I work extensively in deep learning projects and had known Julia for quite a while. Today, I was skimming through code frequency graph and the fall really concerned me. Can I know if is something that I should worry about when I think about Julia is going in the right direction to achieve what it it was really meant to achieve?
Why does this matter? This plot doesn’t include the package ecosystem which is where the vast majority of the work is.
Can you really measure commit frequency by eye in that graph or you got the data and analysed it? Because what I see by eye is that large code refactoring (high spikes in both additions and deletions) became less common after mid-2018, which simply reflects the fact that in August 2018 version 1.0 of Julia was released and after that development of Julia itself became less hectic and refactoring the code got much less likely.
Heh, a lot of the big spikes are actually people accidentally committing something and then having that immediately deleted (plus a few actually big changes - e.g. the manual format conversion). A lot of that doesn’t happen anymore.
Ah, good that I have asked it! I am quite new to open source and I misinterpreted the graph. I thought there might be atleast some correlation between the spikes and the progress made in Julia and I am happy that there isn’t any. Thank you. But I cannot deny the fact that for someone (such as me) who is relatively new to open source, the graph can be misleading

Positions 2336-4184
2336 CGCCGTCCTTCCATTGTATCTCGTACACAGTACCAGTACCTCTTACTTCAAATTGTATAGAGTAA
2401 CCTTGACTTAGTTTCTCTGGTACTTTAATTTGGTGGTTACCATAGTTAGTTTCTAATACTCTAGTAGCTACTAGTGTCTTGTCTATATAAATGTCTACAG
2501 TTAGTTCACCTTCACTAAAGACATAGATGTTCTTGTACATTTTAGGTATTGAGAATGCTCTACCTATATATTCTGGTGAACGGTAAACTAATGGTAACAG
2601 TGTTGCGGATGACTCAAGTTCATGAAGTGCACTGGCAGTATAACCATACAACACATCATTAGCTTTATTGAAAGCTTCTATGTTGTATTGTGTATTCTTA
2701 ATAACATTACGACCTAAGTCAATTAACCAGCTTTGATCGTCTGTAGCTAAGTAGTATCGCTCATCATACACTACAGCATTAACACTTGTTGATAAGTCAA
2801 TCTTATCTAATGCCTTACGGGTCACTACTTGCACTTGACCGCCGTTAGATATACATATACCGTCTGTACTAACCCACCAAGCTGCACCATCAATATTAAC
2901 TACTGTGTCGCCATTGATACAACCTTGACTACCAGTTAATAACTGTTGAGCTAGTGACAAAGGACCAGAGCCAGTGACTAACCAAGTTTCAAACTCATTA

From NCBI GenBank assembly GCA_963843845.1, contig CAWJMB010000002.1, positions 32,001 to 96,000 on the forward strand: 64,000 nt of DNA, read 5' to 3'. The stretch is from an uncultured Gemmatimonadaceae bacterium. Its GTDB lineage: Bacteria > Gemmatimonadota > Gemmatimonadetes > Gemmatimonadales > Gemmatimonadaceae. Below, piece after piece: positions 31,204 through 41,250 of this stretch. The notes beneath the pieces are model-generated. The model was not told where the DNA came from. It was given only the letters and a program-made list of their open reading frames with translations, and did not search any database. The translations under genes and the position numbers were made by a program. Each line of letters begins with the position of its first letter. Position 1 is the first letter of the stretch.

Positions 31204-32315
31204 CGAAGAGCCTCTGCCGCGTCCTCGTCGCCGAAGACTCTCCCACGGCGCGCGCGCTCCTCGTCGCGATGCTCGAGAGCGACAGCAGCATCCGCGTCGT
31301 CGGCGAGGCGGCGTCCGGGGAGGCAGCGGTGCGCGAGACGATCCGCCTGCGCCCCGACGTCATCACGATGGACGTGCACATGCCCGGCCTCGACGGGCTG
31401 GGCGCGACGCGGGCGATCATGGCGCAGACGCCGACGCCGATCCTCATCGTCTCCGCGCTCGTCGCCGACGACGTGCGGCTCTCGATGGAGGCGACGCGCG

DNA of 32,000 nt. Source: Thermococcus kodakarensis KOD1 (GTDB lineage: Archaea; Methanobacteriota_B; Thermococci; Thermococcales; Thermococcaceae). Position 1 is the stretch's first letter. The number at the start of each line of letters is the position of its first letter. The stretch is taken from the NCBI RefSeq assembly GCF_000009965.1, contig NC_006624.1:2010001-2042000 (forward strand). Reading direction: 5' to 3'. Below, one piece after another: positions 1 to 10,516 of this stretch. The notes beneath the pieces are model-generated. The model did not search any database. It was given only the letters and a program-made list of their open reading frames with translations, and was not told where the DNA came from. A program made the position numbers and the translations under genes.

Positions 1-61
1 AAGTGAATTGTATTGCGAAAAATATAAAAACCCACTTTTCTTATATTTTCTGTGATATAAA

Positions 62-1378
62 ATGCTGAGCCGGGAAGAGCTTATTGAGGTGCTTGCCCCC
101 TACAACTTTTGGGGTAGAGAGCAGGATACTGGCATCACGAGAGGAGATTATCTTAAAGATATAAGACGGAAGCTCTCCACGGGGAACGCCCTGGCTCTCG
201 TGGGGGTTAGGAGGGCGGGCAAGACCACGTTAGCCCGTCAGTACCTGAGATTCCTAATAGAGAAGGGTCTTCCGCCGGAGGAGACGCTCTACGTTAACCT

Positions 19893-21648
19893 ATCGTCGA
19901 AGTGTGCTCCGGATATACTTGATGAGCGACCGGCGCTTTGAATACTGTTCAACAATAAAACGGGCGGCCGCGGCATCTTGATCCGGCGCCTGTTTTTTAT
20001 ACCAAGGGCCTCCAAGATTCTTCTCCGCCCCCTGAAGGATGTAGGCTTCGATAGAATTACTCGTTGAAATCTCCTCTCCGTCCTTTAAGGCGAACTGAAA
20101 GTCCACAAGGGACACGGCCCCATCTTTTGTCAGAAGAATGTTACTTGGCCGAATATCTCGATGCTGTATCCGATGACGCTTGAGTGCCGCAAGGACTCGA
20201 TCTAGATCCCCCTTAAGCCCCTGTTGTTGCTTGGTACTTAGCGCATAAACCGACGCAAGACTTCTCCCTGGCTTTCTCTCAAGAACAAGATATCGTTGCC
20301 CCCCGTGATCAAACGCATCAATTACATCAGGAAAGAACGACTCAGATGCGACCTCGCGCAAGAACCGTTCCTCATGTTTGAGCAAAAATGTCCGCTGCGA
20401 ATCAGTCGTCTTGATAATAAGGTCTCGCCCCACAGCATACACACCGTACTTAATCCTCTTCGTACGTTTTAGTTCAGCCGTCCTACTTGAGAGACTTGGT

The other thing to note is that lines of code is only correlates loosely with development effort. If I do a refactor that moves 1000 lok from 1 file to another, that is way easier and often less impactful than writing 10 lines of new code.
This is something I’ve thought about to some extent…
I think at some point, when a programming language/project or an ensemble of those begins to reach some level of maturity, the size of the changes and even the frequency of those changes should decrease over time barring complete rewrites (eek). Even with new package creation. I haven’t sat down and worked out any models for it, but maybe it would be something fun to do.
As a surrogate, we do see some decay in the number of OSS contributions over the past few years. That is what should be happening! More complex behavours can be added with 2-3 lines of code(import/dependency/compat/etc). So seeing smaller contributions is not a bad thing, actually it can be a sign things are working as expected.
Note that the spikes are huge anomalies. Like major external libraries we used to check into the repo in the very early days that then obviously were refactored out into separate packages. They are large enough C codebases that they make everything else look small in comparison.